From Bears to Bugs, to Getting Lost - and Found!
OTTAWA, June 23, 2014 /CNW/ - With this winter's Snowmageddon finally behind us, summer is here and camping is a great way for families, friends and the adventurous to get outdoors and enjoy the summer heat. From hiking, to swimming, to sitting around the campfire, camping should be enjoyed to the fullest.
Scouts Canada wants to make sure Canadians stay safe while experiencing the great outdoors. Young or old, novice or experienced camper, Scouts Canada's essential 10 summer camping tips will help ensure you get the most out of your trip and stay safe this summer. Plus, keep these tips handy for all your summer adventures - whether cottaging, hiking or hitting the beach.
- Water Safety
Many water-related accidents are preventable. Always wear a properly sized and fitted life jacket when boating; know your abilities as a swimmer and don't venture beyond your comfort level; use the buddy system; be aware of currents and learn what to do if caught in one; and always supervise children, even in very shallow water.
- Protect Yourself from the Sun
With summer comes hot, hot heat! Sunburns can be incredibly painful and very serious. Don't forget to wear hats, sunglasses and apply sunscreen 20-30 minutes before going out in the sun and reapply often; make sure to use waterproof sunscreen if you plan to go in the water, but remember it only lasts about 90 minutes when in water.
- Keep Cool and Stay Hydrated
With summer heat, it's also extremely important to keep cool and hydrated to avoid heat exhaustion or stroke. Drink plenty of water throughout the day and pack extra water bottles in a cooler with lots of ice to keep them cold. Find a shady place to rest if you are getting too hot. Know the symptoms of heat exhaustion; excessive thirst, nausea, fainting, cool and clammy skin, weakness, muscle aches, heavy sweating, slow heartbeat and dizziness.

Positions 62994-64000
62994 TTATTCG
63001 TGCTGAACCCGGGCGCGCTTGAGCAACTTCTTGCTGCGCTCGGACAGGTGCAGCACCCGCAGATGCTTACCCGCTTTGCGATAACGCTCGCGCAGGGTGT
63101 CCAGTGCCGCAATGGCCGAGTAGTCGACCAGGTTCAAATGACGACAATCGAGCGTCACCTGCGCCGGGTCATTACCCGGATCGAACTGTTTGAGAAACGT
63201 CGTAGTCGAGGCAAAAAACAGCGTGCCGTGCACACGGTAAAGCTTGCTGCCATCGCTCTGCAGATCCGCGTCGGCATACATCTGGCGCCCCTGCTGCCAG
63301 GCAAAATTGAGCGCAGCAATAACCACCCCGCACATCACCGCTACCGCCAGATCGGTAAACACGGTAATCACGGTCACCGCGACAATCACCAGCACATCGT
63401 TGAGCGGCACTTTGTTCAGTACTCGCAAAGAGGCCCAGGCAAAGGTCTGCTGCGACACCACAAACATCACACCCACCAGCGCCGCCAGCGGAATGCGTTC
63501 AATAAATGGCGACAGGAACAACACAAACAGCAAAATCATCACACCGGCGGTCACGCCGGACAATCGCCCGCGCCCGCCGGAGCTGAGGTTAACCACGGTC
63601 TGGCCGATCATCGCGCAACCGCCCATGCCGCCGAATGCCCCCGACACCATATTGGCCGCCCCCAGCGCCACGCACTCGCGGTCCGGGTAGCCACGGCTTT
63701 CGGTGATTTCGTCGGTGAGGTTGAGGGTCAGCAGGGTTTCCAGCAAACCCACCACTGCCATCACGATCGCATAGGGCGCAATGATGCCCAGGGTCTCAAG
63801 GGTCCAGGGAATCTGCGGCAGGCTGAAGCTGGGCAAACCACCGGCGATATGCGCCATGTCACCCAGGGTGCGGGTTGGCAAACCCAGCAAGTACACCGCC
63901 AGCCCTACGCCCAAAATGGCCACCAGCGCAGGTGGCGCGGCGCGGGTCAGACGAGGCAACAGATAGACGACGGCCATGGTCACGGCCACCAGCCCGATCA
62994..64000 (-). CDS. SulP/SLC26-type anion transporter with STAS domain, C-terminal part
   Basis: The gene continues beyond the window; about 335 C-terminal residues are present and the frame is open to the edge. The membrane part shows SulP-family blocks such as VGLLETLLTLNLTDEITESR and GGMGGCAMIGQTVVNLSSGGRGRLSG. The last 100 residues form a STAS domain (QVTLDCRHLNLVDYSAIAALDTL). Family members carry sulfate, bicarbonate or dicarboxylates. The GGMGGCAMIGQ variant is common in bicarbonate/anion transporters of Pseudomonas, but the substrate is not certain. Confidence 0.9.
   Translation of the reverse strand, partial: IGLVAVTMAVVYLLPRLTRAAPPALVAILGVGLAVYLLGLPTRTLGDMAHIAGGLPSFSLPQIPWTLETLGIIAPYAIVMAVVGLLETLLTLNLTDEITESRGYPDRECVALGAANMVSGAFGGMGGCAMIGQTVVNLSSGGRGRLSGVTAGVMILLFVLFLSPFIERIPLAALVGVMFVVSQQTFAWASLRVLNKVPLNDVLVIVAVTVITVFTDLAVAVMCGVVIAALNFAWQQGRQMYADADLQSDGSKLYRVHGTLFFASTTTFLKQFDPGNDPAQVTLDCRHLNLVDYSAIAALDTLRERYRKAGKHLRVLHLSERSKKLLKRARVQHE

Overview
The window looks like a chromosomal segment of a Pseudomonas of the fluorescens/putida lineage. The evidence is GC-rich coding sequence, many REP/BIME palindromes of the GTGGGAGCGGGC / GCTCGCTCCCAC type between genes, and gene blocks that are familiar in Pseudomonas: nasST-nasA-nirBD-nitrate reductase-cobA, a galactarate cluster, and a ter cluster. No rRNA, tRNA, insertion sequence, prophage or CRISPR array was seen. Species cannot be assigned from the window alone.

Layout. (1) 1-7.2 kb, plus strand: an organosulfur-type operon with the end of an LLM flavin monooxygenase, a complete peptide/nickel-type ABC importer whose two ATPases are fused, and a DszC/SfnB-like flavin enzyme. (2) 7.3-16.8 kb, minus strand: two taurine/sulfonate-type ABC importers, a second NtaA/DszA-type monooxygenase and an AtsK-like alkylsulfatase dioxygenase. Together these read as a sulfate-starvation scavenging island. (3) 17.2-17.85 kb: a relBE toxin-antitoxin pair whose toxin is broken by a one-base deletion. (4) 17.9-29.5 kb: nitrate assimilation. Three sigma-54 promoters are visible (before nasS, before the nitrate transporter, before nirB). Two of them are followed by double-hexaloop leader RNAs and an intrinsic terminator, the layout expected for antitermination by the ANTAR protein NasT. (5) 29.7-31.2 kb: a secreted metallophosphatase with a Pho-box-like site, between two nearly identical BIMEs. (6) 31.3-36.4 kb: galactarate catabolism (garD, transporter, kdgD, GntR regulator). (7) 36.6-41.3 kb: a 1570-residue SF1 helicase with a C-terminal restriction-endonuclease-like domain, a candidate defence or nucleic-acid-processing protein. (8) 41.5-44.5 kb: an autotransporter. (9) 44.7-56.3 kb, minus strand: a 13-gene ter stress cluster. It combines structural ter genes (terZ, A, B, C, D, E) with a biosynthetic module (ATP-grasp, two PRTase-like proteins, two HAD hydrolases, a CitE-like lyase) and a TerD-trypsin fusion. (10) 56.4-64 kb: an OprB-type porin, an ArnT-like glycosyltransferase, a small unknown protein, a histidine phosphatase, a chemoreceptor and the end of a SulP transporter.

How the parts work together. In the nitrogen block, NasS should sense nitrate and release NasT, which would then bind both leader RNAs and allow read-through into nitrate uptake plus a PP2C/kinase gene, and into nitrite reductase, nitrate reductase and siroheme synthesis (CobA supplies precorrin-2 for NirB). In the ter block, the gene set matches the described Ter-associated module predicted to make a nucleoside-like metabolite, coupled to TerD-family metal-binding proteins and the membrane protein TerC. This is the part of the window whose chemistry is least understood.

- Avoiding Bears and Other Wildlife
Food attracts a variety of critters, so raccoons, skunks and even bears could make an appearance during your trip. Never store scented products or food in your tent; instead, lock it in your car, put it in a separate tent or string it up in a tree if you are camping in the bush. Don't leave garbage out in the open, store food in airtight containers and clean up immediately after eating - otherwise you may have some unwelcome visitors.
- Transporting Food
Keeping perishable foods at the appropriate temperature is vital to avoiding illness. Eat fresh foods first and pack them in a cooler using plenty of ice to keep food from spoiling.
- Build Campfires Responsibly
Check the official campground website beforehand to determine fire regulations. Use a fire pit if one is available, never leave the fire unattended and remember to fully extinguish it when you are done. If a fire pit is not available, create one well away from tent walls, plants, trees and other flammable objects.
- Getting Lost - and Found!
Always tell someone where you are going. Have a set plan with a pre-determined meeting place if you get separated. Packing a whistle, cell phone and compass or GPS are always a good idea. Know what to do when you get lost and you'll always be found. Adventuresmart.ca is a great resource for information on how to stay safe outdoors.
- Protect Against Insects
Prime mosquito-biting hours are usually from dusk to dawn, but ticks are out at all times, so become familiar with insect and tick repellent and apply regularly.
- Prepare for the Weather
Check the weather forecast before you pack. Weather can be unpredictable, so make sure to pack for a range of temperatures and rain.
- Bring the Right Gear
Plan in advance and bring only certified essentials — you don't want to be lugging around unnecessary equipment or faulty gear. Don't forget to pack: a pocketknife, first aid kit, extra clothing, water bottle, flashlight, extra trail food and matches and fire starters.
Whether you're a first-time camper or experienced explorer, Scouts Canada wants you to make this summer the best one yet. And remember to leave no trace that you were ever there so that the natural world will be there to appreciate for many years to come.
Stay safe, alert and aware - happy camping!
SOURCE: Scouts Canada
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Media Note: Additional photos and slideshow are available at Scouts.ca.